Terraforming Lambdas

When provisioning a Lambda function with Terraform, one gotcha to remember is that Terraform expects the deployment package to exist before it can create the function itself. Put another way, the infrastructure code depends on the application code.

One way handling this is to manage both the function logic and its provisioning in Terraform using a local file deployment package:

Terraform managing application code

This ensures Terraform can build out its dependency graph correctly and so can create the deployment package before the function.

However, there are a number of downsides to this approach. Firstly, as the docs mention, Terraform is unoptimised for handling large file uploads. It does not handle multi-part or resuming.

Secondly, because source_code_hash is a computed property (its value isn’t known until terraform apply is ran), Terraform is often overly-cautious in deciding when the deployment package has changed. More often than not, this results in Terraform creating a new version (and therefore reuploading the deployment package) on every run.

Decoupling application code from Terraform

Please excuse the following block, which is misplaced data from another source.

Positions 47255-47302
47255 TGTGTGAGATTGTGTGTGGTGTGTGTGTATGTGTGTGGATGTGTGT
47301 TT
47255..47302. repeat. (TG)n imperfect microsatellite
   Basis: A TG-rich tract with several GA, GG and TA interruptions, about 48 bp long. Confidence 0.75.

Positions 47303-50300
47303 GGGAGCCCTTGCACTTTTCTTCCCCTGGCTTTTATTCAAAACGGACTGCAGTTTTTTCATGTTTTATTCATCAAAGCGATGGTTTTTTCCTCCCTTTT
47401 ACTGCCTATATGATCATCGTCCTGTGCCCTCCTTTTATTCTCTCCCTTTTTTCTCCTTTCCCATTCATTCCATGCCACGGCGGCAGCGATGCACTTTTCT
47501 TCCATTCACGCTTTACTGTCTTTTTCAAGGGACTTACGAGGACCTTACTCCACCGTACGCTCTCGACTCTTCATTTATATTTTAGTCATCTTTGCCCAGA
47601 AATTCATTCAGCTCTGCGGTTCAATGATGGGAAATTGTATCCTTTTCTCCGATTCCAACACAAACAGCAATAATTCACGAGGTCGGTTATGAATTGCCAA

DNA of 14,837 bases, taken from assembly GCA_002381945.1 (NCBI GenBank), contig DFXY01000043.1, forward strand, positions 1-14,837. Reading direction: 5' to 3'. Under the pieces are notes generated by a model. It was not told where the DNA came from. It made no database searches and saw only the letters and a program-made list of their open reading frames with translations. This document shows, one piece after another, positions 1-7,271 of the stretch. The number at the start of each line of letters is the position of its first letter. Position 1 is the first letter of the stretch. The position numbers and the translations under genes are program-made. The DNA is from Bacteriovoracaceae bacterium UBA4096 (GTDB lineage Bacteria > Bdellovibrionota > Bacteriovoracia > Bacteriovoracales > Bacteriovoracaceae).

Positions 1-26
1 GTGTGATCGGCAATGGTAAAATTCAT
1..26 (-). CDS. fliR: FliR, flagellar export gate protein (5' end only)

Another approach is to decouple infrastructure from application code. In this approach, Terraform creates a placeholder deployment package to fulfil its dependency requirement and the deployment of the real application code is managed outside of Terraform, ideally in its own automation step:

Decoupled infrastructure and app code

An implementation of this (in Terraform 0.12.x) uses the archive_file provider along with the s3_key and s3_bucket attributes in the Lambda resource:

data "archive_file" "my_lambda_placeholder_zip" {
  type        = "zip"
  output_path = "${path.module}/lambda/my_lambda.zip"

  source {
    content  = "exports.handler = () => {}"
    filename = "index.js"
  }
}

resource "aws_s3_bucket_object" "my_lambda" {
  bucket = aws_s3_bucket.deployment.id
  key    = "lambda/connection-manager.zip"
  source = data.archive_file.core_placeholder_zip.output_path
}

resource "aws_lambda_function" "my_lambda" {
  function_name = "my-lambda"
  description   = "Decoupled Lambda deployment example"
  s3_bucket     = aws_s3_bucket.deployment.id
  s3_key        = aws_s3_bucket_object.my_lambda.id
  handler       = "index.handler"
  runtime       = "nodejs12.x"
}

The application deployment step is then a few lines of shell:

#!/bin/sh

cd /path/to/my-lambda
npm run build
cd dist
zip -9rX "my-lambda.zip" .
aws lambda update-function-code \
  --function-name "my-lambda" \
  --zip-file "fileb://dist/my-lambda.zip"

Conclusion

By decoupling infrastructure from application provisioning in Terraform, we trade managing part of the stack outside of Terraform with the ability to optimise the deployment of application code. Issues surrounding change detection on often large deployment artefacts are resolved and uploads are more efficiently handled by the AWS CLI.

Typically a function’s configuration and dependant infrastructure changes less than application logic itself. By decoupling the two, the risk of failure between infrastructure changesets is reduced.